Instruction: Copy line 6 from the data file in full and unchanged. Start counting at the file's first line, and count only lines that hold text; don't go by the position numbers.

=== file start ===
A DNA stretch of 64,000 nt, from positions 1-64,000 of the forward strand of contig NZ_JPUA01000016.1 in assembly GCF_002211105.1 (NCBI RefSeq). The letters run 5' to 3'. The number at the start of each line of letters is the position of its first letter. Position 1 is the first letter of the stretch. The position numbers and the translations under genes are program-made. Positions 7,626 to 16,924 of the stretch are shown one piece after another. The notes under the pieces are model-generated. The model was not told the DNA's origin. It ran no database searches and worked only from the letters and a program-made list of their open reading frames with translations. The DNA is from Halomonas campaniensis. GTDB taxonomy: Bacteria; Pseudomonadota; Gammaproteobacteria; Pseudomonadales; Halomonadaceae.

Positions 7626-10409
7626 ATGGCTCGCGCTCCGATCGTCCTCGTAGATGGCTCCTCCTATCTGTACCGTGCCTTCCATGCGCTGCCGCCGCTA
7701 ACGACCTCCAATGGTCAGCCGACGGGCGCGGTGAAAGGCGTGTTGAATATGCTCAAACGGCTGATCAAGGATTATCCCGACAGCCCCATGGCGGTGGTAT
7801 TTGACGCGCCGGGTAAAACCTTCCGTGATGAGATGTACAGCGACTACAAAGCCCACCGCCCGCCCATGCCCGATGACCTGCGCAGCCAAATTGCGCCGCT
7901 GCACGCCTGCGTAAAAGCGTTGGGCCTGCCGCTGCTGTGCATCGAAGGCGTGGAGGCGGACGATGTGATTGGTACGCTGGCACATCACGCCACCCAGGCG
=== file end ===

7901 GCACGCCTGCGTAAAAGCGTTGGGCCTGCCGCTGCTGTGCATCGAAGGCGTGGAGGCGGACGATGTGATTGGTACGCTGGCACATCACGCCACCCAGGCG